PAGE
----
d been a different girl he might have asked her to wait,--might have talked to her of the coming of better days, of his prospective promotion, of its being wiser, perhaps, that he should leave the navy and look about for a more lucrative career. With Georgina it was difficult to go into such questions; she had no taste whatever for detail. She was delightful as a woman to love, because when a young man is in love he discovers that; but she could not be called helpful, for she never suggested anything. That is, she never had done so till the day she really proposed--for that was the form it took--to become his wife without more delay. "Oh, yes, I will marry you;" these words, which I quoted a little way back, were not so much the answer to something he had said at the moment, as the light conclusion of a report she had just made, for the first time, of her actual situation in her father's house.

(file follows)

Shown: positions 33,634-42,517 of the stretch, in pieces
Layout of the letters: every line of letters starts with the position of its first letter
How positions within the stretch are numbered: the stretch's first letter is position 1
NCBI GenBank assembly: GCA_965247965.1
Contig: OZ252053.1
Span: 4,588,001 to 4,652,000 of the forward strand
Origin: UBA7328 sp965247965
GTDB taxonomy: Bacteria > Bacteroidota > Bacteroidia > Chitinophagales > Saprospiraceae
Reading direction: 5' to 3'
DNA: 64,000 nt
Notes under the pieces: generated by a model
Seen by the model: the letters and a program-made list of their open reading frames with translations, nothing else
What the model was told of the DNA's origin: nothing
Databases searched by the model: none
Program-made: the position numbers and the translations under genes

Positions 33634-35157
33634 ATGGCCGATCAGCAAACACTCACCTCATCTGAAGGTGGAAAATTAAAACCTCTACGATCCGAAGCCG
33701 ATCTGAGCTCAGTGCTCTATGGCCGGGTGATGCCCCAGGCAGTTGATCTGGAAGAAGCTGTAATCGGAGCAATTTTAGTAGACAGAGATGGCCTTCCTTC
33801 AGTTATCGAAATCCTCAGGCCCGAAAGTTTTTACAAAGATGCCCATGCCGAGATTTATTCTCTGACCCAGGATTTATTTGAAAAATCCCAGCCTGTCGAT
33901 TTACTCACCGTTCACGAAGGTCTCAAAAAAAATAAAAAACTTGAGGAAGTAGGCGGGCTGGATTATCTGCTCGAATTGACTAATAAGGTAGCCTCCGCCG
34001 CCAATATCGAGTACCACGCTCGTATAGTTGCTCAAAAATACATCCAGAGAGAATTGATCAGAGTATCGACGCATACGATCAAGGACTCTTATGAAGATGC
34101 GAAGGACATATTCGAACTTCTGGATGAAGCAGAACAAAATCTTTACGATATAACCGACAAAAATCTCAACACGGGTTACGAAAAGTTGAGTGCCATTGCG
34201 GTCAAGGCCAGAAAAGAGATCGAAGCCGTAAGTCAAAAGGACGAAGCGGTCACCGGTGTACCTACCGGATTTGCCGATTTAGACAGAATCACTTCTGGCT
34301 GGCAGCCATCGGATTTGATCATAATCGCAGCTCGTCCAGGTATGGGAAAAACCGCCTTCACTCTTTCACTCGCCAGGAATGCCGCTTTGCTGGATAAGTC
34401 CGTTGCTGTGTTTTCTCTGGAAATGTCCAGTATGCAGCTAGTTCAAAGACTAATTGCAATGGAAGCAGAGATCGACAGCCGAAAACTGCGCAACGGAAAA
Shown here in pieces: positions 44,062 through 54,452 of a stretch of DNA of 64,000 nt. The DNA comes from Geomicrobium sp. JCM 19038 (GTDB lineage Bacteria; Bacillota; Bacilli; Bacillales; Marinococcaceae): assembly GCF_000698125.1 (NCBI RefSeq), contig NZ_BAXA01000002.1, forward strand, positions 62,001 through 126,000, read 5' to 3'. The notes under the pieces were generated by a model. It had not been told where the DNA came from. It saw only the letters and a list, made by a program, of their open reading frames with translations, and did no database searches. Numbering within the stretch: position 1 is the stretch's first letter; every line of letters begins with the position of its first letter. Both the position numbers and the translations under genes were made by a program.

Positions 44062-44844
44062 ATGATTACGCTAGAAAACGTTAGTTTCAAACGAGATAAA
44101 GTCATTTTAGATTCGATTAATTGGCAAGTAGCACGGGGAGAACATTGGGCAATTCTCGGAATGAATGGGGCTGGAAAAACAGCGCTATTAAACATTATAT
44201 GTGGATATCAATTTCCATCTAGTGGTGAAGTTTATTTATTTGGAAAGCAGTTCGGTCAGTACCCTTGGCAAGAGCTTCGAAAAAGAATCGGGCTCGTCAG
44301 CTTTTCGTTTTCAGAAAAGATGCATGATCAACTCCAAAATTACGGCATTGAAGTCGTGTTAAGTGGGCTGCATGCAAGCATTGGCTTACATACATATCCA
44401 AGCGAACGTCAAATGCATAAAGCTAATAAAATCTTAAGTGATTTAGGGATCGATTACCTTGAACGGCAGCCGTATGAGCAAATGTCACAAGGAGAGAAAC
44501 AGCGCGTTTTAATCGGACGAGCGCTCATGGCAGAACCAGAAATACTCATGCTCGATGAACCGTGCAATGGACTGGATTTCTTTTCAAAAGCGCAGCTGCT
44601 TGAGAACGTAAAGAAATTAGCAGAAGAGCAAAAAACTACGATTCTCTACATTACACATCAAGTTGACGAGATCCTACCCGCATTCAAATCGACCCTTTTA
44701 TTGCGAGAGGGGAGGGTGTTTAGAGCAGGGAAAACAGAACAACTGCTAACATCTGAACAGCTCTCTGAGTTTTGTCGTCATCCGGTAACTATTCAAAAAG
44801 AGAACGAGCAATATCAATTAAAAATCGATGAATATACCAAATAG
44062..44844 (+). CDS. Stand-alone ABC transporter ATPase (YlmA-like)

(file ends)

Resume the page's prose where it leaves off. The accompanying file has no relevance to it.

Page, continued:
"I am afraid I shall have to see less of you," she had begun by saying. "They watch me so much."